Levis fail at 5 degrees F

I was elk hunting in Colorado with my dad, brother and a few others around 1970 when I learned how not to take care of wet Levis. We’d hiked in the deep snow all day and the Scotchguard Mom had sprayed on my jeans had been about as effective a waterproofing as a Glad sandwich bag would be for a deep sea diving mask. Back at our base camp with the big Army surplus tent, I got out of the soaking wet Levis and hung them just outside the tent door, thinking the afternoon sun would do its work in spite of the freezing temperatures.

I crawled into my sleeping bag later that evening and grimmaced as Dad ordered one of our German Shorthairs into the bag with me for extra warmth. Not only was Smokey a monster space hog of a dog, he was notoriously gassy. Sharing a sleeping bag with him would be something like pitching a beach towel on the slopes of a water treatment plant. I learned that night that I probably had great potential as a Philippino pearl diver.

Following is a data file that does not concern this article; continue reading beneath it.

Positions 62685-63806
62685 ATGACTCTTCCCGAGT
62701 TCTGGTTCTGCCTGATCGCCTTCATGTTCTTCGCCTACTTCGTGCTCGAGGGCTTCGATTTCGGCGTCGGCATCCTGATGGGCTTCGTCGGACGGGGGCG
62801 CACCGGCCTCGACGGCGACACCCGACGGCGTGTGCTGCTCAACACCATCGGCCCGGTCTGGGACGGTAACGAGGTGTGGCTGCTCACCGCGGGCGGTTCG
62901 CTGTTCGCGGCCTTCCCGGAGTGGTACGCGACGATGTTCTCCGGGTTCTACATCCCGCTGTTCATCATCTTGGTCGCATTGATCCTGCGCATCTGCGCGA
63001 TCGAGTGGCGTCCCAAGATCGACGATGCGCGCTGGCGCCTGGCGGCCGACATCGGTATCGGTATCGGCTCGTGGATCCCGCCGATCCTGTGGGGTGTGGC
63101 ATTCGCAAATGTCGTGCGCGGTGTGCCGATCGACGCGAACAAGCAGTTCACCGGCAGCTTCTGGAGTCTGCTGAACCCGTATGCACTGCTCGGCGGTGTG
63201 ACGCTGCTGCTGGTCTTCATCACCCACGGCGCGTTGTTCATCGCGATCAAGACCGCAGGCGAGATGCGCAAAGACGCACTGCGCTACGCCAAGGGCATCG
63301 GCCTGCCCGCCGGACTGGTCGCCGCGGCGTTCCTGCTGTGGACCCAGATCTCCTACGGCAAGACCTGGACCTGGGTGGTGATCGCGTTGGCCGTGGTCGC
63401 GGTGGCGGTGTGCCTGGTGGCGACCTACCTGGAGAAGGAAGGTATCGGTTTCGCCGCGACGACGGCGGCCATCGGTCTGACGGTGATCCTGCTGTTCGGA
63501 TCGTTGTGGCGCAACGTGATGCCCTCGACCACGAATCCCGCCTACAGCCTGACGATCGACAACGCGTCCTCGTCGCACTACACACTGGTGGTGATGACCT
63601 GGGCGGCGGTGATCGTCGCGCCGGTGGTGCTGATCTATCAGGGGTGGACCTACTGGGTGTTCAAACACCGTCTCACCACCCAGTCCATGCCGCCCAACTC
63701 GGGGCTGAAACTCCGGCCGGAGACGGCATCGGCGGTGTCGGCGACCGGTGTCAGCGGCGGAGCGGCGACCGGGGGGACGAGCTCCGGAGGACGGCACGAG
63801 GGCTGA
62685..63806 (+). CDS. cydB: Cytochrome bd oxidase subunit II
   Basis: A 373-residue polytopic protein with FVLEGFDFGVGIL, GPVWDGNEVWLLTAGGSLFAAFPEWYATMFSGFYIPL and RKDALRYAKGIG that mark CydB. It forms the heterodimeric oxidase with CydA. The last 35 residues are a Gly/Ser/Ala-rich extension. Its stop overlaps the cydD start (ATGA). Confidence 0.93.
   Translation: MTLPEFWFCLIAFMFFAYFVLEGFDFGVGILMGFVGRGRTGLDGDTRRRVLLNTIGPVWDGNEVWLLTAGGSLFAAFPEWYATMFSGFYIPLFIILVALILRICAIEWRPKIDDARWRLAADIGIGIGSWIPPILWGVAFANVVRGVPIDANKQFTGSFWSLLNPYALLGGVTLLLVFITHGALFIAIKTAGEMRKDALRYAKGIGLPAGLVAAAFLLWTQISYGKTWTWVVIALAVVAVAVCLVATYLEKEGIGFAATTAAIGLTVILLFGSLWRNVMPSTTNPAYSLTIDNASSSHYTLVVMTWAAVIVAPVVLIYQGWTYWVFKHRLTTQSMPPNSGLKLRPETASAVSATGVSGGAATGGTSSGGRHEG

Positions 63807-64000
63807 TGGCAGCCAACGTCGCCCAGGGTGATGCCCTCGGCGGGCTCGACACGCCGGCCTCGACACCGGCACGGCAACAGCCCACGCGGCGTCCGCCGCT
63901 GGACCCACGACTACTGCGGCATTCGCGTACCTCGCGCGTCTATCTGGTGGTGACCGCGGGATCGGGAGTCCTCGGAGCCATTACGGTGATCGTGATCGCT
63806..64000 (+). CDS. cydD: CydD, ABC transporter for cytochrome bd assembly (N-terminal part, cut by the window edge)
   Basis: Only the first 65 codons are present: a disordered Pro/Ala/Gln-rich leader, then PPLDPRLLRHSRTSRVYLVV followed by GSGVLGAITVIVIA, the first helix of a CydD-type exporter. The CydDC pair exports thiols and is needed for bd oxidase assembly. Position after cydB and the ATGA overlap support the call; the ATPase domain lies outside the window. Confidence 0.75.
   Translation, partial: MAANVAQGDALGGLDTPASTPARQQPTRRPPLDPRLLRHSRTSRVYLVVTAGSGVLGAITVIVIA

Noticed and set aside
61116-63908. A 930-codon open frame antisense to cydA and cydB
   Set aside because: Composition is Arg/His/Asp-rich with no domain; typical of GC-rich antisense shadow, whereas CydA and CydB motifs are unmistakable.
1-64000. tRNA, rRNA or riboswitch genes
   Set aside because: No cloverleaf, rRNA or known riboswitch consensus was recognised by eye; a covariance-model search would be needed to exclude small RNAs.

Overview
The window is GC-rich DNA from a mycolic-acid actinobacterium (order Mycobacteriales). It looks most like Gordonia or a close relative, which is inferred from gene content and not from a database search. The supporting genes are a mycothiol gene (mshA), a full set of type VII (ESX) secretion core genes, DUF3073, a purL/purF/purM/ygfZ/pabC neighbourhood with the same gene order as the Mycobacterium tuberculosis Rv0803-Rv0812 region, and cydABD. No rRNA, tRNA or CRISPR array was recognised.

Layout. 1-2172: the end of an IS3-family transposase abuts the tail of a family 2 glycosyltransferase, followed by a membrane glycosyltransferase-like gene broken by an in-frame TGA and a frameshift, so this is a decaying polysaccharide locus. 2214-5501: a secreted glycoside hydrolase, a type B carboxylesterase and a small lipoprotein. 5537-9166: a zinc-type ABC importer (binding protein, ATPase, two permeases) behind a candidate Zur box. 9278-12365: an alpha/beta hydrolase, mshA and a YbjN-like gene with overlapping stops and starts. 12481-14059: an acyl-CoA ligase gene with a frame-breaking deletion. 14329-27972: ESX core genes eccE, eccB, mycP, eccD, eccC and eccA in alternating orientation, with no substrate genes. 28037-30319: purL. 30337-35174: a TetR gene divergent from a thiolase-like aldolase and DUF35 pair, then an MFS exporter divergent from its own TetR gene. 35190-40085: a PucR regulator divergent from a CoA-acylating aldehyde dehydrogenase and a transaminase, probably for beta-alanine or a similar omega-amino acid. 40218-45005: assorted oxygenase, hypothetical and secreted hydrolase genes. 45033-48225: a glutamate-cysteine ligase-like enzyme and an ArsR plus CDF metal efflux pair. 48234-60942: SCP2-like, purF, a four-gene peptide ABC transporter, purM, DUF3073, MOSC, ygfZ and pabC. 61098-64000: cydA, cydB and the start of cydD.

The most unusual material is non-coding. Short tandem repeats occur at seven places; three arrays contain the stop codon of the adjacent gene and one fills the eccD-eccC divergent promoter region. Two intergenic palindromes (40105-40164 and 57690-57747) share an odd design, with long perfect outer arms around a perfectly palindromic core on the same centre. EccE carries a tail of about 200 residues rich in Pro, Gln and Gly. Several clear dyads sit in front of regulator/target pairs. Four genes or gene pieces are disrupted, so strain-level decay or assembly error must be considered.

During the night it snowed close to two feet, enough to collapse a corner of the tent on our host, the only one sleeping on a cot and away from the heater in the center of the tent. We awoke to his muffled cries for help. Soon he was released from his canvas cocoon and joined us for a few more hours of sleep. The next morning was icy cold, 0 degrees or below. I pulled my pants in from just outside the door and they were board-like, frozen solid. I thought a good whack against a log would break the ice off. It did, along with both legs from the knees down. They should put something about that on the tag.

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